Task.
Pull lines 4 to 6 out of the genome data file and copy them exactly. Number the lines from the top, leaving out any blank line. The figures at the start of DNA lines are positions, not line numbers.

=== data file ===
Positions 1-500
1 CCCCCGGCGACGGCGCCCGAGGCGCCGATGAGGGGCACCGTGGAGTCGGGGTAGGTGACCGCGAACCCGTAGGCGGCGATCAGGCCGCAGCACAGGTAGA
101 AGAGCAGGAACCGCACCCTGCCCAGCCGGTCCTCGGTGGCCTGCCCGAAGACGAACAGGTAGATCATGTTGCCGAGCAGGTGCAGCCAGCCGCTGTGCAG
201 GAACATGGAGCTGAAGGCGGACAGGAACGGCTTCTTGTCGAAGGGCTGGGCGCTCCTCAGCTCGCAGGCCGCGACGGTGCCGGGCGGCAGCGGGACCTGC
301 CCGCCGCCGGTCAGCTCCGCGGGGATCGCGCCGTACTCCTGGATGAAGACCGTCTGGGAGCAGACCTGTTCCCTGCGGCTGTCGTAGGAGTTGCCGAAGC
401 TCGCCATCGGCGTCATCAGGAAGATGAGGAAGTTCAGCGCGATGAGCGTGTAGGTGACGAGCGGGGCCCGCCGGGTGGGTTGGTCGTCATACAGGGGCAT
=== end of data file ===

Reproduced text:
201 GAACATGGAGCTGAAGGCGGACAGGAACGGCTTCTTGTCGAAGGGCTGGGCGCTCCTCAGCTCGCAGGCCGCGACGGTGCCGGGCGGCAGCGGGACCTGC
301 CCGCCGCCGGTCAGCTCCGCGGGGATCGCGCCGTACTCCTGGATGAAGACCGTCTGGGAGCAGACCTGTTCCCTGCGGCTGTCGTAGGAGTTGCCGAAGC
401 TCGCCATCGGCGTCATCAGGAAGATGAGGAAGTTCAGCGCGATGAGCGTGTAGGTGACGAGCGGGGCCCGCCGGGTGGGTTGGTCGTCATACAGGGGCAT